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Serum leptin and body mass index in children with H pylori infection
  1. T Shimzu,
  2. Y Satoh,
  3. Y Yamashiro
  1. Department of Paediatrics, Juntendo University School of Medicine, Tokyo, Japan
  1. Correspondence to:
    T Shimzu;
    tsimizut{at}aol.com

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Leptin, a protein product of the obese gene expressed primarily by adipocytes, is known to regulate food intake, energy expenditure, and body weight homeostasis. Leptin has recently been detected in rat gastric mucosa,1 and elevated leptin levels have been found in the gastric mucosa of patients with Helicobacter pylori associated gastritis.2 In a study on the effect of H pylori infection on gastric leptin expression, Azuma et al (Gut 2001;49:324–9) demonstrated that gastric leptin may play a role in weight gain after eradication of H pylori infection. I read their article with great interest and would like to add a comment concerning serum leptin and body mass index (BMI). The authors showed a significant increase in gastric leptin expression in patients with H pylori infection, and a significant reduction in gastric leptin expression with a concomitant increase in BMI after successful eradication therapy. On the other hand, serum leptin levels did not change significantly after eradication of H pylori infection. We have also examined the effect of H pylori eradication on serum leptin levels and BMI in 15 children with H pylori infection.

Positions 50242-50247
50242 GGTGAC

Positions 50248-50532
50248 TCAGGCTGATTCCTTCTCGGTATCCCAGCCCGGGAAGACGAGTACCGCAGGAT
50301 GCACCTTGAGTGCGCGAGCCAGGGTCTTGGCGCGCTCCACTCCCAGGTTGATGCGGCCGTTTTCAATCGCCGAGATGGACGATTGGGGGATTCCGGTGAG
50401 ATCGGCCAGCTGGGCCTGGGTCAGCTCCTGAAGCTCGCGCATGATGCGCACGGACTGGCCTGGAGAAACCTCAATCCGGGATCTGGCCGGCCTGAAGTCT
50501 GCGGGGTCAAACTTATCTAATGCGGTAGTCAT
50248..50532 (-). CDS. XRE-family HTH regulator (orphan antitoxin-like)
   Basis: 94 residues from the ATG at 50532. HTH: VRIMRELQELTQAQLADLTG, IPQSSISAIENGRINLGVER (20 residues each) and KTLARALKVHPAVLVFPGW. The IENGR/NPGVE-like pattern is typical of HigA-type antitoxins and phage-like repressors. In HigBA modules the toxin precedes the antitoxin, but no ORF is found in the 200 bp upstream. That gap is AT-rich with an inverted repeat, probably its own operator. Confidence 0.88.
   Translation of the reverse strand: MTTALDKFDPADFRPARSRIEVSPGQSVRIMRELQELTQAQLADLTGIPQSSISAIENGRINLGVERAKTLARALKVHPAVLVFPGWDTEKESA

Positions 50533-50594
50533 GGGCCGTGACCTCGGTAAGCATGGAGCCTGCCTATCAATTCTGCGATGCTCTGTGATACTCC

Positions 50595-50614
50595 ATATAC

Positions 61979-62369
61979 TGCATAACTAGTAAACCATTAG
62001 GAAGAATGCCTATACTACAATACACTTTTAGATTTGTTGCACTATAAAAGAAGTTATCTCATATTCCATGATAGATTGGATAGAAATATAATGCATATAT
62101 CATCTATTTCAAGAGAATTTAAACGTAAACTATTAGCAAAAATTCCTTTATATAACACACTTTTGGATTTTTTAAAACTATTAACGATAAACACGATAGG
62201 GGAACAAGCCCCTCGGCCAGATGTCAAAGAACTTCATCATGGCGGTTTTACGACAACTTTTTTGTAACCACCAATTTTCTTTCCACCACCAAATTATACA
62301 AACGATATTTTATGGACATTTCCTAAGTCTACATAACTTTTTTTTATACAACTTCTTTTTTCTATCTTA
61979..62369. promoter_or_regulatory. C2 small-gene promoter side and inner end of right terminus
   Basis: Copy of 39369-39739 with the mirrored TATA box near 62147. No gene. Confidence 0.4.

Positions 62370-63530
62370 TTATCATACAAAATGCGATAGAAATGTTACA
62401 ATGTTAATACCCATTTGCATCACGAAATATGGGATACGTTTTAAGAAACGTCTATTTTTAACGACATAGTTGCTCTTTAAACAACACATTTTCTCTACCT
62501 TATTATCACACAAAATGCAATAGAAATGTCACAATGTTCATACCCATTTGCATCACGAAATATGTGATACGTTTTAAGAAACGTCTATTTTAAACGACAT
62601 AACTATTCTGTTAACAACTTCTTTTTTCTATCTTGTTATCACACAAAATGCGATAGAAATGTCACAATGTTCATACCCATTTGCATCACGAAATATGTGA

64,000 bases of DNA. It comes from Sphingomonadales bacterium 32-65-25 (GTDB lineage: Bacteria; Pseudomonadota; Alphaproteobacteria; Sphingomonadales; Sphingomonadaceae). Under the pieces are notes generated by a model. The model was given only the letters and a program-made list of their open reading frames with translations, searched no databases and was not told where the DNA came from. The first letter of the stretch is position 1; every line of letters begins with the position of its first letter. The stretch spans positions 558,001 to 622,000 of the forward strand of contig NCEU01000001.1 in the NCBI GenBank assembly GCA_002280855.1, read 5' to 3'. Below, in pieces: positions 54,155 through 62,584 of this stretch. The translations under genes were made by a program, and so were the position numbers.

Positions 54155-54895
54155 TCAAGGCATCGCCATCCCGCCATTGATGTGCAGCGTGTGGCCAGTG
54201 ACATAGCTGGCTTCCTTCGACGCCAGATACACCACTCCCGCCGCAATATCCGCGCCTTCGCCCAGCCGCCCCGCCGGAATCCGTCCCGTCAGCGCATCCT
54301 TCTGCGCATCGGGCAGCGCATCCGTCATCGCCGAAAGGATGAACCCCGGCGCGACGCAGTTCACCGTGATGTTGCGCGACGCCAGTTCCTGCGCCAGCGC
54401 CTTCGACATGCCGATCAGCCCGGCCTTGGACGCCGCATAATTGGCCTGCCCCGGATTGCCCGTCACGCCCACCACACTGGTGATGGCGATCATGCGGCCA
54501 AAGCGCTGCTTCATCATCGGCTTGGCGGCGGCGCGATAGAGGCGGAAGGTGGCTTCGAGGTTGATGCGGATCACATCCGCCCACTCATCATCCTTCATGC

The subjects were 15 children who presented at our hospital with anaemia and gastrointestinal symptoms such as abdominal pain and nausea, and were diagnosed with H pylori infection from a positive 13C urea breath test and histological and culture examinations of the gastric mucosa. There were seven boys and eight girls, ranging in age from 6.2 to 14.2 years (mean 10.6). H pylori eradication therapy was achieved with amoxicillin, clarithromycin, and lansoprazole twice daily for seven days. Two months after therapy, successful eradication of H pylori was confirmed by a negative 13C urea breath test and histological and culture examinations. Serum leptin levels and BMI were evaluated before and six months after eradication therapy. There were no significant differences in serum leptin levels or BMI before (6.10 (2.69) ng/ml and 17.9 (2.66) kg/m2, respectively) and after (6.92 (3.41) ng/ml and 18.6 (2.10) kg/m2, respectively) eradication of H pylori. However, serum leptin levels increased in 7/9 patients who showed an increase in BMI, and decreased in 5/6 patients who showed a decrease in BMI. There was a significant (p<0.01, r=0.796) positive correlation between serum leptin levels and BMI in patients after eradication of H pylori infection.

Given the concomitant change in serum leptin levels with change in BMI and the positive correlation between serum leptin and BMI in patients after successful eradication of H pylori infection, our results corroborate those of Azuma et al by clearly ruling out the effects of serum leptin on anorexia. However, in contrast with their results in adults, we did not observe an increase in BMI after eradication. While we did not examine gastric leptin expression, some differences in gastric leptin expression or the response to leptin between adults and children may help explain why BMI did not increase in children after successful eradication. Azuma et al suggest that gastric inflammation induced by H pylori infection raises the level of gastric leptin expression. On the other hand, the immunopathogenesis of H pylori associated gastritis in children is considered to be different from that in adults.3 This may account for the difference in gastric leptin expression between adults and children.

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